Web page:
How Add-On Sales Helps Franjo Farms Stay Profitable

My sister-in-law didn’t know last year was the International Year of Soils. Nor was she aware of USDA’s Value-Added Grants when she found my Christmas present. Knowing I like great local farm stories, her choice couldn’t have been better.

She and my wife usually find hot pepper sauces for my brother-in-law and me, but this year she found something different. Though my wife and I moved from Upstate New York 30-plus years ago, when I pulled away the wrapping, I recognized the address on the jars immediately.

My wife’s family lived in Middlesex, NY, when we met. West Swamp Road was the crossroad on the way to her grandmother’s where we would slow down for the curve going through Potter. There, on both sides of the road, was “black dirt.” How appropriate in the Year of Soils!

The Potter Muck is one of smaller pockets of extremely high organic matter (20% to 80%) soils that can be found across New York and a few other states. Muck soils are high in nutrients with great water-holding capacity making them one of the most unique, productive, and desirable horticultural soils, especially for vegetables.

Muck Soil And Onions

More than 30,000 acres of cultivated muckland were noted in New York as of 2006, with about a third of it planted with onions. Photo credit: Rosemary Gordon
More than 30,000 acres of cultivated muckland were noted in New York as of 2006, with about a third of it planted with onions.
Photo credit: Rosemary Gordon

Like most other muck regions in New York, come mid-summer, the scent of onions fills the air. There were slightly more than 30,000 acres of cultivated muckland in New York as of 2006, with about a third of it planted with onions.

Three generations of the Sacheli family raised onions at FranJo Farms on the Potter Muck. Daughter-in-law Allison Sacheli told me: “Hail storms three years in a row at the onion seedlings’ flag stage wiped out entire crops.” Their major wholesale buyer moved to South Carolina to source onions and never came back.

Fortunately, Allison’s dad had convinced her to try selling some of her old family recipe onion jelly at his hot dog stand. Customers loved it, so they had slowly been increasing production and began selling at local farmers’ markets and other outlets.

Lucian, Allison’s husband, watched the third hail storm and knew that the farm was in trouble. That same week, a major contract for onion jelly arrived.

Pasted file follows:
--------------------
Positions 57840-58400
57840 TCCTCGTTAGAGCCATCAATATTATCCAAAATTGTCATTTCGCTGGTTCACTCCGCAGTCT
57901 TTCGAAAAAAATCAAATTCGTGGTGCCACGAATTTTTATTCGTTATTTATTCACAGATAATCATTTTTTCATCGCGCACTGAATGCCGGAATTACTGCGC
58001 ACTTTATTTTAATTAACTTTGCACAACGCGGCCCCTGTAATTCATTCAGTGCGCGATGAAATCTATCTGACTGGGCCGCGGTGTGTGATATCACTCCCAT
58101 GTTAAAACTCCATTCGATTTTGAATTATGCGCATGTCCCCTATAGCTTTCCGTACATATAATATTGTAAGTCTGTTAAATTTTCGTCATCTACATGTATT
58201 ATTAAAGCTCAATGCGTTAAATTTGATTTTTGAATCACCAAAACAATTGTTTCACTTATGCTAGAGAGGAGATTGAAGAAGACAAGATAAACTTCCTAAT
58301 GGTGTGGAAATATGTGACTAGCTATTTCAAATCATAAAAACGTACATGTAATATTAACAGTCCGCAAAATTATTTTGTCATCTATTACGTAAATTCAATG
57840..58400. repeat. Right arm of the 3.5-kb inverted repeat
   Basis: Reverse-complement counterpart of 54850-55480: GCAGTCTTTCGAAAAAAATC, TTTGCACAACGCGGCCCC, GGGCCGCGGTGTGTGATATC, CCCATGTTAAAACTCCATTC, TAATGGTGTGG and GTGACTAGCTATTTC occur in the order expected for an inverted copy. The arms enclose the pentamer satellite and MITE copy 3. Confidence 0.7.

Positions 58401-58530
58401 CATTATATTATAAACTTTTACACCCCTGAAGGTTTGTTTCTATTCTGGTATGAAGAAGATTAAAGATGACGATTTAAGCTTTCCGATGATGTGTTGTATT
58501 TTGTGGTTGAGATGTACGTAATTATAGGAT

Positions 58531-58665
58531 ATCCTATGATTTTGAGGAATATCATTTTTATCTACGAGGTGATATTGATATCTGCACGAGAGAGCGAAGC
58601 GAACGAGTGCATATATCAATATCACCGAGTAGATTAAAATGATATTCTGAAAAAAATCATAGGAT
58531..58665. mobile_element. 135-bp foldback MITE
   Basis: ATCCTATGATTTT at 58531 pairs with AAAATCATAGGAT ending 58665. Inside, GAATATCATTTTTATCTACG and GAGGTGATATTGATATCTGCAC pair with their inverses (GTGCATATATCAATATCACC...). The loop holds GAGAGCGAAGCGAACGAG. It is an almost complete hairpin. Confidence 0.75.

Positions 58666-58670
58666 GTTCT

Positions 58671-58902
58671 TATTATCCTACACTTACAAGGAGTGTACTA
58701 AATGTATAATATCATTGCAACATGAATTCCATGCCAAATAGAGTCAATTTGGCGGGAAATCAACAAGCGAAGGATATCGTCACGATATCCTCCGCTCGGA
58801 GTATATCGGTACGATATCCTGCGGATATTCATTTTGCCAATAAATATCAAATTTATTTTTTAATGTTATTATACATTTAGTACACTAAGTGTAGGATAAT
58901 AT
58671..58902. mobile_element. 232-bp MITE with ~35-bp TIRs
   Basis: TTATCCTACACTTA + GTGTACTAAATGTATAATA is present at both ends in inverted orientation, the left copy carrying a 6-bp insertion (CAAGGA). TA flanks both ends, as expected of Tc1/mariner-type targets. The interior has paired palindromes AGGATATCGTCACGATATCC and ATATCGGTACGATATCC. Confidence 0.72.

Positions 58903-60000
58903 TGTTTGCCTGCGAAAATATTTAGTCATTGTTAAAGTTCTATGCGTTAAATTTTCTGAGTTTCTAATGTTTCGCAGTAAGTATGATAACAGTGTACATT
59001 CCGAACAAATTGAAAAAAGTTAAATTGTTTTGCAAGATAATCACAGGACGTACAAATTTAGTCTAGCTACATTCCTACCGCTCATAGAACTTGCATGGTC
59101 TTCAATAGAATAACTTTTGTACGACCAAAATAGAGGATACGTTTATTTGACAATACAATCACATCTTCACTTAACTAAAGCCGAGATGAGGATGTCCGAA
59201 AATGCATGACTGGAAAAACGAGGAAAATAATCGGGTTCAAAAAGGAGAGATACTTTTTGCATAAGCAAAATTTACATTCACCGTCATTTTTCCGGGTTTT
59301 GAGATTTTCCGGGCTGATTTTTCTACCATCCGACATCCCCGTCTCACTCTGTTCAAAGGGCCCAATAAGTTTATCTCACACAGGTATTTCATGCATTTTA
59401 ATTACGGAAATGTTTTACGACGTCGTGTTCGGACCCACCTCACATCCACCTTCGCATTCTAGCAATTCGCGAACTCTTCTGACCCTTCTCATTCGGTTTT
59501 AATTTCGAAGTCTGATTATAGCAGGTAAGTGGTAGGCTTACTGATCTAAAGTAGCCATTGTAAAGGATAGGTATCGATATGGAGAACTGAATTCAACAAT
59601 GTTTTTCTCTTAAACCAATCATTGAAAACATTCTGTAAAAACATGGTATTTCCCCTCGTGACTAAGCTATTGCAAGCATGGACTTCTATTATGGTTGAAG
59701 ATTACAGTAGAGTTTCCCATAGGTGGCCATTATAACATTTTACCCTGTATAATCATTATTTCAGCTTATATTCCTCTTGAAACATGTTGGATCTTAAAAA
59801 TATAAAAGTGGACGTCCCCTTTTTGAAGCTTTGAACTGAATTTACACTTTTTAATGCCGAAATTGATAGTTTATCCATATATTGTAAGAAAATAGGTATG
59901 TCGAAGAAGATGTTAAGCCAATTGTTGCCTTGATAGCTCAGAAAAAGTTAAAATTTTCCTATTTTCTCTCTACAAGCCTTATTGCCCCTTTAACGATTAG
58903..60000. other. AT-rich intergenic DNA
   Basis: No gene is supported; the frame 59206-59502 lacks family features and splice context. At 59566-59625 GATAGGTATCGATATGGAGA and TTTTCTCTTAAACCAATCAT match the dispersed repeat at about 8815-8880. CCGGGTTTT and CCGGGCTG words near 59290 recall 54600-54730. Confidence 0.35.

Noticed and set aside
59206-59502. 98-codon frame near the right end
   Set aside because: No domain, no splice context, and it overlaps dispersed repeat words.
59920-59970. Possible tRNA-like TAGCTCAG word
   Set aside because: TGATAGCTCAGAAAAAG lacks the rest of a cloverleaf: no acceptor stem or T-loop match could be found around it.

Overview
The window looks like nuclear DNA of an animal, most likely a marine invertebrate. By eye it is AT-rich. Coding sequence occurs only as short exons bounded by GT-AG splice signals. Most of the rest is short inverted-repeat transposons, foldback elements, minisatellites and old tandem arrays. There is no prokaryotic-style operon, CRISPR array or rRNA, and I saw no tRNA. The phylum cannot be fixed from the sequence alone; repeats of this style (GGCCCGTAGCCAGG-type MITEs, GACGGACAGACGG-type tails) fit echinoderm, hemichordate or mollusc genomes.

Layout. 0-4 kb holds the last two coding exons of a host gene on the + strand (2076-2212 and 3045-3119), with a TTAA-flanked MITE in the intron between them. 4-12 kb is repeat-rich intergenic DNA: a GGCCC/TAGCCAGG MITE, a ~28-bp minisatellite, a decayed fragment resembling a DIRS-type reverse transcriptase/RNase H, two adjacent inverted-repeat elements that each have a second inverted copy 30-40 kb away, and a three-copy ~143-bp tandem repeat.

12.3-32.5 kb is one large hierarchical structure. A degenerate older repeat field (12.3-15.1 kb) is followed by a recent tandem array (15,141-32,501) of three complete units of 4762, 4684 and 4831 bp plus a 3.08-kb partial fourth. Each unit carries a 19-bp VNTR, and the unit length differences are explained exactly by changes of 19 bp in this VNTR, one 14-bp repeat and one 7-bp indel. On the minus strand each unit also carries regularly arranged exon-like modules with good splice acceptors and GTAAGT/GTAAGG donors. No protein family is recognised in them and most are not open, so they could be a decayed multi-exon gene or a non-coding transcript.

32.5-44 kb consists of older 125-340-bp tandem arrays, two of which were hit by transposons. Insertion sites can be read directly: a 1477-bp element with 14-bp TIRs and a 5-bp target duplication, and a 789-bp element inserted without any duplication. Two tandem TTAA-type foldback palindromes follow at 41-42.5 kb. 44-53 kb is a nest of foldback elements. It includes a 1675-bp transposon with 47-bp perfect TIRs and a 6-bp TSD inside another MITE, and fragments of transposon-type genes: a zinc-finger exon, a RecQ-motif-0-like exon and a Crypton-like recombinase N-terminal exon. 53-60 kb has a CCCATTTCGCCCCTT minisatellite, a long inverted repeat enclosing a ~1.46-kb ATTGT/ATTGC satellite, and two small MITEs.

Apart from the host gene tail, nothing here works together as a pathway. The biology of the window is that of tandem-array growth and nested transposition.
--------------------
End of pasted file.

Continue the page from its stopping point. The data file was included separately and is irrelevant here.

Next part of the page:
Allison and Lucian, along with their children and her father, are now in their 15th year producing and marketing onion jellies, along with mustards, dressing, barbecue, and pasta sauces. Each family recipe includes fresh Potter Muck onions, now grown by a neighbor who bought FranJo Farms’ muckland. It was either “… lose the farm selling seconds for 8 cents per pound wholesale, or sell them retail for $1.80 per pound [a third of a cup at a time] in jars of onion jelly.”

While the Soil Science Society of America celebrated the 2015 International Year of Soils to raise awareness and promote the sustainability of our limited soil resources, for several years, the USDA Rural Development office has sponsored the Value Added Producer Grants (VAPG) program. The goal of the VAPG is to assist farm families, like the Sachelis, in developing new products, creating and expanding marketing opportunities, and increasing producer income. Up to $75,000 is available for planning grants; $250,000 for working capital grants, which can be used to pay up to 50% of total project costs.

Value-Added May Save The Farm
Of course, value-added products might not be right for everyone, nor are they guaranteed to save a failing farm. But in some cases, a higher profit margin line of products just might be the icing on the cake that keeps a farm business going.

Land grant university incubator programs often assist with applications to the VAPG, or as Allison found, they can help directly without going for VAPG funding.

“Fate showed us this was the right path,” she told me. One night at an event, while worrying aloud about food processing regulations and outsourcing production versus investing in a commercial kitchen, a diner at the next table apologized for eavesdropping, introduced himself as the Director of Cornell’s food ventures center (officially Northeast Center for Food Entrepreneurship), and told her there was an upcoming training session for certified canners just up the road at the New York Ag Experiment Station in Geneva.

Allison couldn’t speak highly enough of the assistance she received. Then as I joked about putting in a hint for this year’s Christmas present, she added, “Shipping through Amazon.com is really helping our marketability. There’s a link at OnionJelly.com.”

VanVranken is an agricultural agent at Rutgers Cooperative Extension in Mays Landing, NJ.

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